Jenn sat in the police precinct, utterly silent. She did not shift in the cold, hard, plastic chair she had been escorted to, and her blank gaze did not move from where it had landed a half hour ago, reading and re-reading the same 5 words on a certificate hanging on the wall. A foil emergency blanket lay loosely around her shoulders, placed there by one of the faceless EMS who had arrived on the scene. Dried blood still streaked her face in some places, seemingly a product of a large, hastily stitched gash at her hairline.
She had already given her statement. That car had been new, bought a week ago to get her to and from the veterinary school that Dr. Green had offered to pay for, if she would work for him for five years after she graduated. Coming back from the night class, she’d been tired and more than ready to get home, but even at 12:30 am she was careful to obey the laws. She’d only been driving 5 miles above the 40 mph speed limit.
Jenn closed her eyes. The dark of midnight washed the back of her eyelids, and she took a deep, shuddering breath.
The light was green and she smiled to be so close to home, enjoying the cool rush of night air on her face as she accelerated through the turn. Her high beams lit on a figure approaching too quickly, and with a sound wrenched deep from her gut Jenn stepped as hard as she could on the brakes- and met no resistance. Her blood turned to ice in her veins. A split second later and she had already traveled 66 feet, barreling towards the defenseless human still standing in the middle of the road. Choking on a scream, Jenn yanked the steering wheel to the right, tires squealing, but the world had no mercy. The initial sound of impact was dull and wet, and then destruction followed on light feet. As her car spun out, headed irreversibly towards the banks of the Rainbow River, she knew that if she lived, as long as she lived, she would remember the glassy, empty eyes of one Rory Langely.
The squeal of a door and quiet footsteps did little to rouse Jenn from her reverie. “Miss Sonyac?” The policewoman’s voice was gentle. Jenn slowly turned her head to meet the woman’s eyes, her movements wooden. “I’m Danica Jules, police chief here.” Chief Jules waited for a second, to see if she would get a response. Jenn said nothing. If she tried to speak, she would cry again, and she physically had no tears left. “We’ve finished the preliminary investigation of your car, Miss Sonyac.” Chief Jules’s face twitched, as if she were going to attempt a reassuring smile and though better of it. “I have good news and bad news. The good news, is that you will not brought up on any charges relating to this tragedy.” Jenn startled enough to snap partway out of her fearful daze, the devastation about Rory and what had happened clearing somewhat in her head. “You were not at fault, Miss Sonyac,” the chief explained, “your car failed. My next question, though, is extremely important, so I need you to think very carefully about your answer.” There was a pregnant pause, and Jenn sat up a little straighter, necessity stabilizing her emotional state.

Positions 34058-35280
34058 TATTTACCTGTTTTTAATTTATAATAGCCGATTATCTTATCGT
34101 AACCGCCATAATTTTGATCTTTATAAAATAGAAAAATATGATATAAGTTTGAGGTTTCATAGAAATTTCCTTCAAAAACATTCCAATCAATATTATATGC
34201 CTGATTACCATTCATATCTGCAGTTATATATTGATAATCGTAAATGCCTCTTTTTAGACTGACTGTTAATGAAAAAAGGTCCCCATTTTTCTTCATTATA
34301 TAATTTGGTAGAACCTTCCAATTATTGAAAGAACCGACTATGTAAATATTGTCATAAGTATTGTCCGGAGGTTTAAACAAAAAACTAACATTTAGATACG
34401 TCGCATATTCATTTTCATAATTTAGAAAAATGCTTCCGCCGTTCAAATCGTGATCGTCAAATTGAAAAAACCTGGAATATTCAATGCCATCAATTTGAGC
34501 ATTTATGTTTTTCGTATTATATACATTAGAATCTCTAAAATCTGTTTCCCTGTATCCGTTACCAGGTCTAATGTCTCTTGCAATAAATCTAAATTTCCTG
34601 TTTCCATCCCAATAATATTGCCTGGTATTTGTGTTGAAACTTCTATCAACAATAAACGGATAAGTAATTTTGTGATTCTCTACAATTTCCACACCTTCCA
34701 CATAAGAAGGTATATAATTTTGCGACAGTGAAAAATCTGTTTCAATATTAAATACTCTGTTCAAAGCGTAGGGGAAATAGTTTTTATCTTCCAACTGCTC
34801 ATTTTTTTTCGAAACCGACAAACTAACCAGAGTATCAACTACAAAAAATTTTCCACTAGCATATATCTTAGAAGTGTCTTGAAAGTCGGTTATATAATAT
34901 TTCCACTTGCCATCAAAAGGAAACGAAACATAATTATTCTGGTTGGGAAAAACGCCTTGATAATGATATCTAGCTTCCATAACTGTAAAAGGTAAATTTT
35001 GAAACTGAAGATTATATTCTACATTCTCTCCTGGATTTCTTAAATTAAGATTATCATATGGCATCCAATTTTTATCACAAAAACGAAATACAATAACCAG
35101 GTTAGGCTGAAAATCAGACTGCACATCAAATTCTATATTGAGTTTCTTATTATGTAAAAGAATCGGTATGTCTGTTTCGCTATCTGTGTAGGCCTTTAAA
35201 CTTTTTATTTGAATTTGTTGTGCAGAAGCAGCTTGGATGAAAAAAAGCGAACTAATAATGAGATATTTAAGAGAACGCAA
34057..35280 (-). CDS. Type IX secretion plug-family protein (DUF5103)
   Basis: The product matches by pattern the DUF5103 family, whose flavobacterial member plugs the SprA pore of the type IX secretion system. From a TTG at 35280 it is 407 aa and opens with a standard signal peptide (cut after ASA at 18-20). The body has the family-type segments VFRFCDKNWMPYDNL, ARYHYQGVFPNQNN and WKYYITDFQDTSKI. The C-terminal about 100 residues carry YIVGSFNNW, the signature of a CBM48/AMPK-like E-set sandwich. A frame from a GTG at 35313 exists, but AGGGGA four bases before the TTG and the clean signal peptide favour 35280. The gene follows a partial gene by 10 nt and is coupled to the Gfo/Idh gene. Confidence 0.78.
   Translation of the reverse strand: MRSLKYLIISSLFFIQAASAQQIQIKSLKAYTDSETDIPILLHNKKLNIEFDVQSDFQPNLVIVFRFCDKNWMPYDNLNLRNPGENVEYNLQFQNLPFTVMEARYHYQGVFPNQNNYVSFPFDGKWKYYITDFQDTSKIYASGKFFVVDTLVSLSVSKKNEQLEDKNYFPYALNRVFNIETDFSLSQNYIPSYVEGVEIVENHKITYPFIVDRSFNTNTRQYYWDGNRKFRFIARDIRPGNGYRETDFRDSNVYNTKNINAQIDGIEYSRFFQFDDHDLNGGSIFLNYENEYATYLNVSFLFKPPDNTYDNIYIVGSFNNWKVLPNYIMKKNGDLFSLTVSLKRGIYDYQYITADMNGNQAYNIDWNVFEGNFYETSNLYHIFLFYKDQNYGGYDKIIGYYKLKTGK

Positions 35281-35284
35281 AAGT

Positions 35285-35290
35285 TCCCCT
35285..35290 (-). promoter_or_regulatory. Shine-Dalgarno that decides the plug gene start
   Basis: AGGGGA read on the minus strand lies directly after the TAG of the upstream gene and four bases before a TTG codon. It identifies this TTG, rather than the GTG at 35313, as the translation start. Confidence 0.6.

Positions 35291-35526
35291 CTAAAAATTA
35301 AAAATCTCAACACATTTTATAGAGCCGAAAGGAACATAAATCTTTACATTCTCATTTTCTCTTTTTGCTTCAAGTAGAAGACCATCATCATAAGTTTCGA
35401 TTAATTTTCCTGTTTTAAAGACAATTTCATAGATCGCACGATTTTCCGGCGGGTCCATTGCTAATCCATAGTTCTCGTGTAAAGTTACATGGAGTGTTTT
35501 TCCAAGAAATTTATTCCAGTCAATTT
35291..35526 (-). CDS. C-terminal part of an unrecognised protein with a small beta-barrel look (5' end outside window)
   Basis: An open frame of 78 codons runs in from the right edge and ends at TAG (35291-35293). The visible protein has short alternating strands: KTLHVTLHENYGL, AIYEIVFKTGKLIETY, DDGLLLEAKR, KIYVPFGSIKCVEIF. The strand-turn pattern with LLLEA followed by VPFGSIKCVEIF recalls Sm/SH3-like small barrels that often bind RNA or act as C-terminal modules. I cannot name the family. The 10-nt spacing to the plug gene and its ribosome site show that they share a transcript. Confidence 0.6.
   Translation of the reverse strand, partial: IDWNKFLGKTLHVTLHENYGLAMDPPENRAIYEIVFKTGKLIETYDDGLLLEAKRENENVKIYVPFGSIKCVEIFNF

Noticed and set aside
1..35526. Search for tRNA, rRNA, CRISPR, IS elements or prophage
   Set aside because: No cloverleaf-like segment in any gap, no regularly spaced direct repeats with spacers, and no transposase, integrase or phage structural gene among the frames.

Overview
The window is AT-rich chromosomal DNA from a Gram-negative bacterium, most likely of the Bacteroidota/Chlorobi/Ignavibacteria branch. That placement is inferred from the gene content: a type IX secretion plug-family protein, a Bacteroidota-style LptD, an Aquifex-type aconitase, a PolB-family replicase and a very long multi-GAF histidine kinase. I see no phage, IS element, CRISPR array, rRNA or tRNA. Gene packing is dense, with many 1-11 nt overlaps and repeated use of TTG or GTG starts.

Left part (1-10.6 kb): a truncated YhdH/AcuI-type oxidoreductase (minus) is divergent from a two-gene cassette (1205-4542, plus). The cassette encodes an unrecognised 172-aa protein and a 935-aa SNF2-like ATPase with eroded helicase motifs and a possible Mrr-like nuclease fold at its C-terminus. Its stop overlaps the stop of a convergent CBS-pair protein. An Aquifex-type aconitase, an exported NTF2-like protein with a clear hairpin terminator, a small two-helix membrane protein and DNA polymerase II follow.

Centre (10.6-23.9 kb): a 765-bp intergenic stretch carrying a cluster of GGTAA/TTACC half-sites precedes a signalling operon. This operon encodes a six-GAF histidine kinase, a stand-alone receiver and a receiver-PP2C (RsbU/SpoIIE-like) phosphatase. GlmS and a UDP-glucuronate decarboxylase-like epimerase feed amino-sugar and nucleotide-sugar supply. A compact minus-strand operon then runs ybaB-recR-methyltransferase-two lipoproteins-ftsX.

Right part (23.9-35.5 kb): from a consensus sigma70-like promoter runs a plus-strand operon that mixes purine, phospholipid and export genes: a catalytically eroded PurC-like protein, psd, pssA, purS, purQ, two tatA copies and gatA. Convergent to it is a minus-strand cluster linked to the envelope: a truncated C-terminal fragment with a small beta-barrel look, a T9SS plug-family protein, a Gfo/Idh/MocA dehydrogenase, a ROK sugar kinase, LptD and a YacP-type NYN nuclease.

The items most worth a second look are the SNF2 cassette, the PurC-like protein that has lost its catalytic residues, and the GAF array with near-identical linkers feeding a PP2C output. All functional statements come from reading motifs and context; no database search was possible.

“Do you have any enemies, Miss Sonyac?” Jenn blinked, opened her mouth, shut it again, and settled into watching Chief Jules for a beat. That was the last thing on this earth she had expected.
“I’m sorry?” Jenn needed to make sure she had heard what she thought she’d heard.
“Do you have any enemies, Miss Sonyac?” Chief Jules’s face was grim. “Your brake lines were cut, ma’am, deliberately made to leak fluid until you could no longer stop and would inevitably crash. The murderer got Rory, but make no mistake about it. The original target was you.”